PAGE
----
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Hotel Reviews

Hotel Reviews

Royal Albion Hotel

35 Old Steine Road (next to Brighton Pier)
Brighton, UK

17-19 October 2000

The venue search booking agent assured me that it was a four star hotel, newly renovated, conveniently located. I still couldn't help asking,"What about the Thistle?" She said that all hotels on the beach front were fully booked. "Is it quiet?" None of the hotels in town are quiet. I should have consulted a map of Brighton then. But I couldn't find one on the Internet that was detailed enough. So I decided to give it a try. After all, ninety pounds a night including all taxes and English breakfast was cheaper than the other hotels I had stayed recently.

The train from London to Brighton was fast until Haywards Heath. From there on, it trickled to one stop every fifteen minutes. There was a long queue of taxis outside the station. Obviously, during the off-peak season, taxi drivers had nowhere else to go. We bypassed what seemed like a huge Taj Mahal-like castle. It was the famous Brighton Pavillion which was built by a king. The driver did not elaborate.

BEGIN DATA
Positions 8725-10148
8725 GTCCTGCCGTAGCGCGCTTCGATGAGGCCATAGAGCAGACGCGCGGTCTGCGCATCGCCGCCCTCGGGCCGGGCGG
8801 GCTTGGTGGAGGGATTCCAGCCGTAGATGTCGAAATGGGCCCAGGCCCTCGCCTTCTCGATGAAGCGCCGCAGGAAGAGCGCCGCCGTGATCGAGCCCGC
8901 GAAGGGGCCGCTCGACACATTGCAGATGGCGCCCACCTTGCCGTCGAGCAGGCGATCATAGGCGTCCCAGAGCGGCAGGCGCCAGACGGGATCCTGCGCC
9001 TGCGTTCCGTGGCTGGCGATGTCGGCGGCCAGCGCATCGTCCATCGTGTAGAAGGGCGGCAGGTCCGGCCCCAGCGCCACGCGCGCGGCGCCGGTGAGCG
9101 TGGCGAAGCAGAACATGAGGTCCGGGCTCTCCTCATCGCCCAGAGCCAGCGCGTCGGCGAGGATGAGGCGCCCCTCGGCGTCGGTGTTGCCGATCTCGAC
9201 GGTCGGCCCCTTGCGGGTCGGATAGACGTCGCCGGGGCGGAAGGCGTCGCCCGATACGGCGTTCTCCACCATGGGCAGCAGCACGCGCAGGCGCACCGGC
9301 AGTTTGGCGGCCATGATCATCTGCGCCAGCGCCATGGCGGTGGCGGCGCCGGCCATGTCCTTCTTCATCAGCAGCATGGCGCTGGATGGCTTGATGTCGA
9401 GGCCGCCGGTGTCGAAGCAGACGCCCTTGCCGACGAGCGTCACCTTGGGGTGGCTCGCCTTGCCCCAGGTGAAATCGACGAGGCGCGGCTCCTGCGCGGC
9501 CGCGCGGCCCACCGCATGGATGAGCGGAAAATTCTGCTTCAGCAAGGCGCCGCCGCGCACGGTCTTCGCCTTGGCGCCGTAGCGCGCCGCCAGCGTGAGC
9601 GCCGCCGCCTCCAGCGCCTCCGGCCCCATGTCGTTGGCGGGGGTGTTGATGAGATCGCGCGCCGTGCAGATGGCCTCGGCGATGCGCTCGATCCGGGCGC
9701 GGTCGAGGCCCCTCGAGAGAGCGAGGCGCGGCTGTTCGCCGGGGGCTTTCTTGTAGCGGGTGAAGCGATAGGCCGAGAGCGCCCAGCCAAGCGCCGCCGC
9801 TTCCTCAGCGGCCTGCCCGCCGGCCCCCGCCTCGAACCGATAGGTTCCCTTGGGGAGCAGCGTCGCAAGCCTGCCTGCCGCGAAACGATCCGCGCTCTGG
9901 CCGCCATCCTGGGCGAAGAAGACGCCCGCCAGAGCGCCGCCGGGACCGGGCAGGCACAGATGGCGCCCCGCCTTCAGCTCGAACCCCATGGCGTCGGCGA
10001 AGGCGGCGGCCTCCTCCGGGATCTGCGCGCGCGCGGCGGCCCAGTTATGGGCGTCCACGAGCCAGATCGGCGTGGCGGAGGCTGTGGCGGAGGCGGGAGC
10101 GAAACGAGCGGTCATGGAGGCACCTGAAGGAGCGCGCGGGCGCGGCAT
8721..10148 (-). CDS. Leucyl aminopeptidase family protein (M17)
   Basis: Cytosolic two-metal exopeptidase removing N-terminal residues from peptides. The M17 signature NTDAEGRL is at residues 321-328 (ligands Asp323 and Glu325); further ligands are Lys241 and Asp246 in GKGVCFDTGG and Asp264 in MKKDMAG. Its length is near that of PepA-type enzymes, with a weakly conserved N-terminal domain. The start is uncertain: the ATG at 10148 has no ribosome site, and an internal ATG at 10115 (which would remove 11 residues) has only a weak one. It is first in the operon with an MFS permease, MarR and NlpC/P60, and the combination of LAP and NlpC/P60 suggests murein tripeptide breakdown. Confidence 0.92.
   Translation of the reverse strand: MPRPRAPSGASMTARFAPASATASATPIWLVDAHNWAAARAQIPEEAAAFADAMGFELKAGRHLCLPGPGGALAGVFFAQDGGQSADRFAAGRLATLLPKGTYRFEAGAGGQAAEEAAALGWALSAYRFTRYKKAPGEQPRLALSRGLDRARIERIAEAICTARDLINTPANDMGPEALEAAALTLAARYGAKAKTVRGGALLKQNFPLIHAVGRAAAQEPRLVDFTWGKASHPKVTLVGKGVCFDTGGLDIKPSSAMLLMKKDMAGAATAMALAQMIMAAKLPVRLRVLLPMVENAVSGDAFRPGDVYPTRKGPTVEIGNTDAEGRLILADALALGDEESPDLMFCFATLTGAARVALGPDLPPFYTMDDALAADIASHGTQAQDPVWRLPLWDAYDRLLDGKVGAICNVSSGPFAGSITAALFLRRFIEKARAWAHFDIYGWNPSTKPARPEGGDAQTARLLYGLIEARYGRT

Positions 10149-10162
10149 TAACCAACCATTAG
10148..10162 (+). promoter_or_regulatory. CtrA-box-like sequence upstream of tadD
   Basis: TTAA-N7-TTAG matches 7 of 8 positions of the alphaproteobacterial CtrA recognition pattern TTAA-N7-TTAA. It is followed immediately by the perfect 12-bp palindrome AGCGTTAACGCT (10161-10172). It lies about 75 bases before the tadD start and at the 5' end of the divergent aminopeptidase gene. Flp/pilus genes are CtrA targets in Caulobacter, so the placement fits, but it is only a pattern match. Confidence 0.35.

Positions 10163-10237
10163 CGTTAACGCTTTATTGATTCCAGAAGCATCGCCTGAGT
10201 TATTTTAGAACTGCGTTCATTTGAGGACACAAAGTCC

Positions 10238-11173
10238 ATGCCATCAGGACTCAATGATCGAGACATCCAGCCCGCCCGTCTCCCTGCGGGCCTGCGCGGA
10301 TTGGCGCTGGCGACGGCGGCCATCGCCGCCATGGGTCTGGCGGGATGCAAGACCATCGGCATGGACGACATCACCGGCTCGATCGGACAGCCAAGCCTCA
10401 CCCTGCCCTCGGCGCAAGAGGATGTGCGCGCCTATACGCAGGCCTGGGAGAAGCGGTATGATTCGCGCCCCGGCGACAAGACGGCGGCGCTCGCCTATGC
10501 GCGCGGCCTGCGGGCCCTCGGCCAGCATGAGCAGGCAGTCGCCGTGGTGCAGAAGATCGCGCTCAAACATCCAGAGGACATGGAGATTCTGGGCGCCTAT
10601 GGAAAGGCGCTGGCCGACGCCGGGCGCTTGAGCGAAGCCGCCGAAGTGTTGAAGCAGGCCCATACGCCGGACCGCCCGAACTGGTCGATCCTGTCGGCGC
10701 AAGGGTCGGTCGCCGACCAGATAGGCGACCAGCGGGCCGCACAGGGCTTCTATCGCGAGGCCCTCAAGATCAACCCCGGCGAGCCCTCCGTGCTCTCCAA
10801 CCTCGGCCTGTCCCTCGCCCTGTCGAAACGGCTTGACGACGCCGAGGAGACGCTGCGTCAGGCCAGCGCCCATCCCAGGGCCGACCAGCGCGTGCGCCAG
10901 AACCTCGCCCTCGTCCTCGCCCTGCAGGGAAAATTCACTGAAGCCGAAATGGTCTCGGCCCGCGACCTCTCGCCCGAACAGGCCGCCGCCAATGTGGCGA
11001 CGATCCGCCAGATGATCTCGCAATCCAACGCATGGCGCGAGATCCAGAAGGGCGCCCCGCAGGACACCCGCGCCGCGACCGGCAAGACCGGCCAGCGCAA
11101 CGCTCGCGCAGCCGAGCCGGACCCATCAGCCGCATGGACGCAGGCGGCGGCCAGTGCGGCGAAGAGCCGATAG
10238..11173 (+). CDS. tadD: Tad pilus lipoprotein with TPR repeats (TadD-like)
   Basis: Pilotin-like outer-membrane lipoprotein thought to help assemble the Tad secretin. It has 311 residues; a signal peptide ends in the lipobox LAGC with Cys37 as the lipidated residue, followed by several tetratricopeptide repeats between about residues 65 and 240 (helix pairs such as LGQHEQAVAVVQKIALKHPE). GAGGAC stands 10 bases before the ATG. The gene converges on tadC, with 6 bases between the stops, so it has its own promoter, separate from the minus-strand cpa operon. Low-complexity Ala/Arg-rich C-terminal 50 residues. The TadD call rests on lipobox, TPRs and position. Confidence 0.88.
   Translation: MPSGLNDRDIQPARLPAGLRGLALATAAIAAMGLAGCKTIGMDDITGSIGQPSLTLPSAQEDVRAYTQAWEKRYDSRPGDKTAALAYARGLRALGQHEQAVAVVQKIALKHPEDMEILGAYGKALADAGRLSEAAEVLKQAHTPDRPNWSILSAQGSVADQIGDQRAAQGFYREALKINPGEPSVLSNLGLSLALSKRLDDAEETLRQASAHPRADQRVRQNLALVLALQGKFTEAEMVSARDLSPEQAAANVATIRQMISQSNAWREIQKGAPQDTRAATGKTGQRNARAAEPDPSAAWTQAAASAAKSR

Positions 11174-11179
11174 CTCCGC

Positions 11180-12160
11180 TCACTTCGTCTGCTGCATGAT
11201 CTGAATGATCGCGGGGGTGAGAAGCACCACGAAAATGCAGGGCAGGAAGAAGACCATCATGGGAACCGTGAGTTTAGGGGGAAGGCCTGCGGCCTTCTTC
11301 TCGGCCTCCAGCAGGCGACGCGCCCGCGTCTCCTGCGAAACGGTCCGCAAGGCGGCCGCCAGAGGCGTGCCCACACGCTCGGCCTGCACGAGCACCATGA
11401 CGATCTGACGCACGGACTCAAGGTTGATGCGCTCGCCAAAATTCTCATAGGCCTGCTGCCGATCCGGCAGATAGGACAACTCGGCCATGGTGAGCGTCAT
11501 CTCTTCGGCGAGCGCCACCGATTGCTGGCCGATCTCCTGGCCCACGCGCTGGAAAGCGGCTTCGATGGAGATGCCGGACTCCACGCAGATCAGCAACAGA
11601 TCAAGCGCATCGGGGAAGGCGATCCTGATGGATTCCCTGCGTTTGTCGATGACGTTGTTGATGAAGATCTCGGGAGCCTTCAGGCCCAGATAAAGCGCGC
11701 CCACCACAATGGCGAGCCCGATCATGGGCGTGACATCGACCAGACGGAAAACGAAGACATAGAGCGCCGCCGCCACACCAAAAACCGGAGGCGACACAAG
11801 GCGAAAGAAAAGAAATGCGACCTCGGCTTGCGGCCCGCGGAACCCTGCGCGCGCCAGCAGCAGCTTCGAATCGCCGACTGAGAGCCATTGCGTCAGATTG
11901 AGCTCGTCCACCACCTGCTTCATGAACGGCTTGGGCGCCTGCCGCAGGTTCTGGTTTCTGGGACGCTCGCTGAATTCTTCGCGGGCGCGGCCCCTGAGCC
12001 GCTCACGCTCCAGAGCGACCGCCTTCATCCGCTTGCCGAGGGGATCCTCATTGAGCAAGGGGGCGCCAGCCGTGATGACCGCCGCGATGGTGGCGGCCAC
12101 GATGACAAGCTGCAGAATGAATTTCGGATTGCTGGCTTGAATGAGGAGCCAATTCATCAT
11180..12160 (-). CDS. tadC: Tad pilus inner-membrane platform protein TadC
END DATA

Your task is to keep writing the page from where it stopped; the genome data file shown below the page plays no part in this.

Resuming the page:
The Royal Albion was a big white house right by the famous Brighton Pier. It was more than one hundred years old, if not the oldest hotel in this seaside resort. After a fire which scorched the roof took down an entire east side of the building, it was shut down for complete renovation. The fire was apparently caused by an apprentice cook who forgot about his burnt sausage. The reception was spacious but minimally furnished, like the rest of the hotel. One lift served all five floors sprawled in non-symmetrical directions.

My room half-faced the turbulent sea. For that I was glad. However, the secondary glazing did not stop the sound of the whistling wind all night. The next evening, the old radiator acted up. It groaned like a pressure cooker on heat. I had to get up every few minutes to tend to it. Finally I called the front desk. A timid lad came to my rescue at two in the morning, only to suggest that I move to another room, noisier than the one I was in. So I decided to suffer in what seemed now more like a two star hotel. When I checked out, the receptionist didn't even acknowledge my problem. Another disgruntled guest told me the next morning at breakfast that he was woken up at midnight by the sound of someone trying to get into his room. The porter had used his keys to open the room claimed by another guest. "Didn't he have the brains to check the registry?"

For all the grandeur of new wallpaper and carpeting, history and tradition, the Royal Albion just doesn't cut its four star rating. It reminds me of another hotel - The Warwick in Houston - which also tried hard but didn't cut it. Massive investment is required to ensure every single room is consistently fault-free.

Reader reaction:

You may like to note that it hasn't got any better since your visit in October 2000